Coinbase has proposed a set of regulatory guidelines as part of its Digital Asset Policy Proposal (dApp). In the same, the exchange has demanded “regulatory certainty for everyone” by calling it the “most dynamic and broad-based periods of American financial innovation.”
What has been proposed?
On the back of greater crypto-adoption and regulatory uncertainty, the exchange has outlined a ‘four-pillar’ approach to regulate the crypto-sector.
Firstly, it has asked to regulate digital assets under a separate framework. Secondly, it has suggested designating a single regulator for digital asset markets. Thirdly, Coinbase proposes to protect and empower these asset holders. Finally, it has asked regulators to promote interoperability and fair competition in the sector.
Why has it been proposed?
According to Coinbase, “laws drafted in the 1930s to facilitate effective oversight of our financial system could not contemplate this technological revolution.” While it aims to offer “good-faith suggestions,” the proposal comes amid a series of SEC crackdowns.
Last month, Coinbase canceled its Lend product launch after the watchdog threatened a lawsuit against it. At the time, the SEC had called its interest-bearing product a type of “security.” The definition of securities has been a contentious topic legally and is also the basis of the Ripple-SEC lawsuit. Therefore, a major idea of the proposal remains the evolution of “existing frameworks.”
While Coinbase is a legal and public entity in the U.S, it is governed by several regulations including the U.S Bank Secrecy Act (BSA). However, trouble begins when multiple watchdogs like the United States Department of the Treasury, U.S. Securities and Exchange Commission (SEC), Federal Reserve, Commodities Futures Trading Commission (CFTC), etc. are involved.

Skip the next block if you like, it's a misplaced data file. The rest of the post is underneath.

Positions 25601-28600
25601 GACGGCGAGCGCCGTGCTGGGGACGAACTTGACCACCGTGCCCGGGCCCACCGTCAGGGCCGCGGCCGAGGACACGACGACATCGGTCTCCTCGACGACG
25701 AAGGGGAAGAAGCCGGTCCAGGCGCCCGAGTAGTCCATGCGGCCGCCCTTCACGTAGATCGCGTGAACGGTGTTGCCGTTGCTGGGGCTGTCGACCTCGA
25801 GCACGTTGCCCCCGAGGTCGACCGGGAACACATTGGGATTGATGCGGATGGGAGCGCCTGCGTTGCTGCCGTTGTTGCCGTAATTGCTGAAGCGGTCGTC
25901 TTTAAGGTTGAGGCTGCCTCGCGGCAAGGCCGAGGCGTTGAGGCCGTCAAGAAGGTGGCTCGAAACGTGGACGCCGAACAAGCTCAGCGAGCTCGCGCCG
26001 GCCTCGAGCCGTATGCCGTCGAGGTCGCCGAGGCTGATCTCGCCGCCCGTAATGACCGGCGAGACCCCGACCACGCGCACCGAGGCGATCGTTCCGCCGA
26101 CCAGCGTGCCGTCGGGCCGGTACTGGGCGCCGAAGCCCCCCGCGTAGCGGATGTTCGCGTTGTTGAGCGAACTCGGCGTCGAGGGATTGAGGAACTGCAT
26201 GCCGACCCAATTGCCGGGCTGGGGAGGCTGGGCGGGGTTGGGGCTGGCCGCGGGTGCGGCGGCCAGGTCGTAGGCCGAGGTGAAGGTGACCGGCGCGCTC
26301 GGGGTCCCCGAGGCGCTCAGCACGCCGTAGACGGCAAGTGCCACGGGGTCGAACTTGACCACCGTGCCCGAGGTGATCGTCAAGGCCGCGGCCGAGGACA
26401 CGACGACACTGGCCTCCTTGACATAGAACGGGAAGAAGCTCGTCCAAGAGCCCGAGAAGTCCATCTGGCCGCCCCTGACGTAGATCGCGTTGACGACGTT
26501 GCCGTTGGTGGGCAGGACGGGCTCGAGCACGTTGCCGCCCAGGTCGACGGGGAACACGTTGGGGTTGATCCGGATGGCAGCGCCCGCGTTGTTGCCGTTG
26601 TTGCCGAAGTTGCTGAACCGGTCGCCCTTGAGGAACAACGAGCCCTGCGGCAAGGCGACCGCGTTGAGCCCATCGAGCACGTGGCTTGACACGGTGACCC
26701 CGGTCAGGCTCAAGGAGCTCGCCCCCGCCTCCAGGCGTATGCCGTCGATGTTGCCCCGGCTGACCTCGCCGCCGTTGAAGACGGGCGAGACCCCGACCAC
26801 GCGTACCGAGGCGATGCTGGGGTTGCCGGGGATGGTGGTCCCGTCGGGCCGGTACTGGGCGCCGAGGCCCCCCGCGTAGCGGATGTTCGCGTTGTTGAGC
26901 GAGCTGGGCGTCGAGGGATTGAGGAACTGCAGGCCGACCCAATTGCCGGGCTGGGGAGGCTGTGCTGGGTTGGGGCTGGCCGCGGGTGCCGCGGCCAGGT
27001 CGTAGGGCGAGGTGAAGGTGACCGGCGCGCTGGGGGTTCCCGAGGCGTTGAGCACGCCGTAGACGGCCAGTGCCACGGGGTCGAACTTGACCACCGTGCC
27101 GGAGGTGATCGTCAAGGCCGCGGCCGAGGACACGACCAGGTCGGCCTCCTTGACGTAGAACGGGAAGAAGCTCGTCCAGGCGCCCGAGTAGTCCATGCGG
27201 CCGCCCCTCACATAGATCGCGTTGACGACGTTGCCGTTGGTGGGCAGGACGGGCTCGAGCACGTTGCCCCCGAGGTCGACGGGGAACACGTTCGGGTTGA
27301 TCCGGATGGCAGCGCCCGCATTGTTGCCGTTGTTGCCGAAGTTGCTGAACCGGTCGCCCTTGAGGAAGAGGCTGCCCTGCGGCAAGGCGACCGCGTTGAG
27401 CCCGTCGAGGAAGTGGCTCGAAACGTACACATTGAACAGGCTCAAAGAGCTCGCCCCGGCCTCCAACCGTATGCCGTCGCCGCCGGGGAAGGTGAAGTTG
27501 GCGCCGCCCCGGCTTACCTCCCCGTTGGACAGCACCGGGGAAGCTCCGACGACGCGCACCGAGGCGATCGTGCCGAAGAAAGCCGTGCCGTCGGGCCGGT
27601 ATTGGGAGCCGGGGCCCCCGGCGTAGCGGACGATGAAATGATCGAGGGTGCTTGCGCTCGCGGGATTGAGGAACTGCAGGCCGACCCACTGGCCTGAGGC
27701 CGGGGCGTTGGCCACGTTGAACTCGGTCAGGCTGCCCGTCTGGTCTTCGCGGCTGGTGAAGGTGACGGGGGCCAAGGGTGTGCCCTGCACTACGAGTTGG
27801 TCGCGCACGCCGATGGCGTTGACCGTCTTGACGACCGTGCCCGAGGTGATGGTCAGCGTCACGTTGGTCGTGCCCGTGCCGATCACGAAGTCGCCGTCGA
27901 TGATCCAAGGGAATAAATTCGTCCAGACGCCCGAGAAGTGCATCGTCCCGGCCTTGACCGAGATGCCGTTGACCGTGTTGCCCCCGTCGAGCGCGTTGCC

According to Coinbase, a single regulator will “avoid fragmented and inconsistent regulatory oversight.” While there is no single entity to oversee crypto-operations right now, SEC Chairman Gary Gensler did recently suggest that Congress should make a law for the same.
Something similar was proposed by Anderson Kill’s Stephen Palley recently after he tweeted,
Just like it didn't make sense in 1933 for the FTC to govern federal securities laws, it's worth asking whether our current regulators are logical fits — again, over a long time horizon — for DeFi specifically or crypto in general.
— Palley (@stephendpalley) October 13, 2021
Acknowledging the risks of the sector, Coinbase has also demanded enhanced transparency, protection against fraud, and building market resiliency for holders of the asset class while promoting responsible innovation and fair competition.
Can the proposal be accepted?
According to the exchange, the goal is to engage in the debate around the unique asset class and decentralized Internet. Moreover, it has opened its proposal for discussion on GitHub. However, the need and the degree of regulations is a hot topic that would need alignment of state and federal laws, along with other banking and securities regulations.
“I think we’ve all had a lesson in just how broad the securities laws can be read.”
In this context, lawyer Noah Axler also recently highlighted the divide in the SEC. What’s more, according to Sullivan & Cromwell Senior Chairman Rodgin Cohen, key regulatory changes required in the U.S include,
“We need a number of safety and soundness regulations. Really modernized.”
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